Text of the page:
In 1990 there was no one else to take on leadership at our Waskaganish (Quebec) Cree Gospel Fellowship, so I stepped forward. Getting to that point in life was not quick and easy, but I had significant Christian men in my life. They were role models for me and, even when I was down and out, they were there for me. They prayed for me and they challenged me. There were the Cheechoos, the Jollys, John Beck, and others.

Some of them had previously been into alcohol, but I saw the change in their lives. I watched them get involved in ministry, go off to Bible school, and then serve in ministry around Canada, and some of them coming back to serve in the local church.

There were several missionaries, too, who nudged me towards God when other voices were telling me to give up. Some of them rebuked me on occasion, and I needed that, too!

Learning To Serve

As a teen I remember being asked to get the stoves going at the church each Sunday. It wasn’t much, but I was learning church responsibility – and there was satisfaction knowing that people could come to a warm place. Then I was asked to teach a Sunday school class, then asked if I could lead a service. I still remember the first time I was asked, “Can you preach the message?”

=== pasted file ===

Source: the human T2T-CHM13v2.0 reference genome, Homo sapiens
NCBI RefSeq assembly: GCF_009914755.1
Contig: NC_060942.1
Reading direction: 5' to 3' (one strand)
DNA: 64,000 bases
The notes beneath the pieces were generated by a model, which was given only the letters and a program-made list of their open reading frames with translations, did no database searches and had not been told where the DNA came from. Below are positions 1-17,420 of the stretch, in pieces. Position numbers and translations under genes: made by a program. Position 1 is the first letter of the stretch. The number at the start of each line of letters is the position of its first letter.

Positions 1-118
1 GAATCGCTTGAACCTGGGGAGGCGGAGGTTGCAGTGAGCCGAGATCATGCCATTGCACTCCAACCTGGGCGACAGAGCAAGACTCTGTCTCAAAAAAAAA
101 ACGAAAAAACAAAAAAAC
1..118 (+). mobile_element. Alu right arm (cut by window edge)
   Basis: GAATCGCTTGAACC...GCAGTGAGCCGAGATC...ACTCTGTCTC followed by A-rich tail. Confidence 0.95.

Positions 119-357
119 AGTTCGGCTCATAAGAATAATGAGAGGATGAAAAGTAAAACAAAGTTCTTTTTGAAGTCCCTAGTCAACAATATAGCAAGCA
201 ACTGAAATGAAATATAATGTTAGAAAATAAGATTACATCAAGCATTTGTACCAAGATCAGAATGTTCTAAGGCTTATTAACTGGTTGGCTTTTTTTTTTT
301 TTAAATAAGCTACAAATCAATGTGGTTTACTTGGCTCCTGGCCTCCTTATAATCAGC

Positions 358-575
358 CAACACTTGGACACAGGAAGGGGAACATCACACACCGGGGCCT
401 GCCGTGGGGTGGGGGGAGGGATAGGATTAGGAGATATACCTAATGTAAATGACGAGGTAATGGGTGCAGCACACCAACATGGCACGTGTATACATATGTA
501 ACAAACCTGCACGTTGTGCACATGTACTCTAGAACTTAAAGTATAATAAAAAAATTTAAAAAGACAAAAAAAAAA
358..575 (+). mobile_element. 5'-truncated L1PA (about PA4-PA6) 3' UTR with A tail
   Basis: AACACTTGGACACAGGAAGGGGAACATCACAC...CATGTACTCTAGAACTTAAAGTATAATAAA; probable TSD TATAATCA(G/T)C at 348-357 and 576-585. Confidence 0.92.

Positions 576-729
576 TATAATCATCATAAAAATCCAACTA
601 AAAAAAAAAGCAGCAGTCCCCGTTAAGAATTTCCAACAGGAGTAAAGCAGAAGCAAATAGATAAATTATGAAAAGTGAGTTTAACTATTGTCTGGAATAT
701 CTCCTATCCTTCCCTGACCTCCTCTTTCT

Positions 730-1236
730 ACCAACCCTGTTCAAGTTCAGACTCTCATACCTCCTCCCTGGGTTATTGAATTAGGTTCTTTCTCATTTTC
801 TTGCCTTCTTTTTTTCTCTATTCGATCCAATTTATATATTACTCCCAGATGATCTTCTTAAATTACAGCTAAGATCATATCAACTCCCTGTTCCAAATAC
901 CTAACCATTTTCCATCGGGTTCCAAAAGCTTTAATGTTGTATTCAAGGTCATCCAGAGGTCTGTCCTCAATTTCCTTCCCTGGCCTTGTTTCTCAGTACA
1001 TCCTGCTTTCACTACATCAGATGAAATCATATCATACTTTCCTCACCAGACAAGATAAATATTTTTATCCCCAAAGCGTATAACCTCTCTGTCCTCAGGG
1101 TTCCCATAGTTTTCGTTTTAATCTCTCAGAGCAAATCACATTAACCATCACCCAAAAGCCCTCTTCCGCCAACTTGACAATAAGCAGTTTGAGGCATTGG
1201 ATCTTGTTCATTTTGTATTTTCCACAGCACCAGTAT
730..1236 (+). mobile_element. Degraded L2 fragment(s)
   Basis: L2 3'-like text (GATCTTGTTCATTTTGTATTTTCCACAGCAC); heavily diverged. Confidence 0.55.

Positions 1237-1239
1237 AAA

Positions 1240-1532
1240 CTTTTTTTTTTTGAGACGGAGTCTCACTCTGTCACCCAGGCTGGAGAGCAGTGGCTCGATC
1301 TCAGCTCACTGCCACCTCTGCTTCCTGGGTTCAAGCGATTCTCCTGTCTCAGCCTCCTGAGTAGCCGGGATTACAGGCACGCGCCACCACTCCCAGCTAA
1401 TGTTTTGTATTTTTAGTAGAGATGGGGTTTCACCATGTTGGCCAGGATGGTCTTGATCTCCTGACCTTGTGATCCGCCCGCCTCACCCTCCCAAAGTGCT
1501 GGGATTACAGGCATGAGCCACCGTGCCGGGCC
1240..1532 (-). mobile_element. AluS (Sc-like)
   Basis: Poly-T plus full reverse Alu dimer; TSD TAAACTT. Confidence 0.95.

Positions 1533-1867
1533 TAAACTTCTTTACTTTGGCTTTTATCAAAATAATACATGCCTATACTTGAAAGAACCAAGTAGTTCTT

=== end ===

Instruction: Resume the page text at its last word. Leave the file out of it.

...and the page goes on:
I remember wondering how I, a hurting boy, could be asked to do these things. I think some of my mentors were ready to give up on me sometimes, but they still believed in me. And these missionaries and Christian men gave me a vision for the church.

As a pastor I remember feeling overwhelmed by past hurts, and wanting to resign. I hadn’t given up on the Christian life, just on being a pastor. I remember talking to four men about it. They all knew my weaknesses, but they didn’t say, “Well, you gave it a shot.” They said, “Paul, you have a pastor’s heart.”

I said, “What?!” They said, “We’ll support you. We’ll stand by you.” I had given up on myself, but God hadn’t, and I needed to become willing to walk in God’s grace.

Dreams Realized

I had a dream of attending Bible college, and the Lord made it possible for us to go to Briercrest from 1993-97. I wanted to go, but I was also afraid that I might fail, like I had with other things. I remember the first day one of the staff there told me, “I can tell you’re going to succeed.” What an encouragement!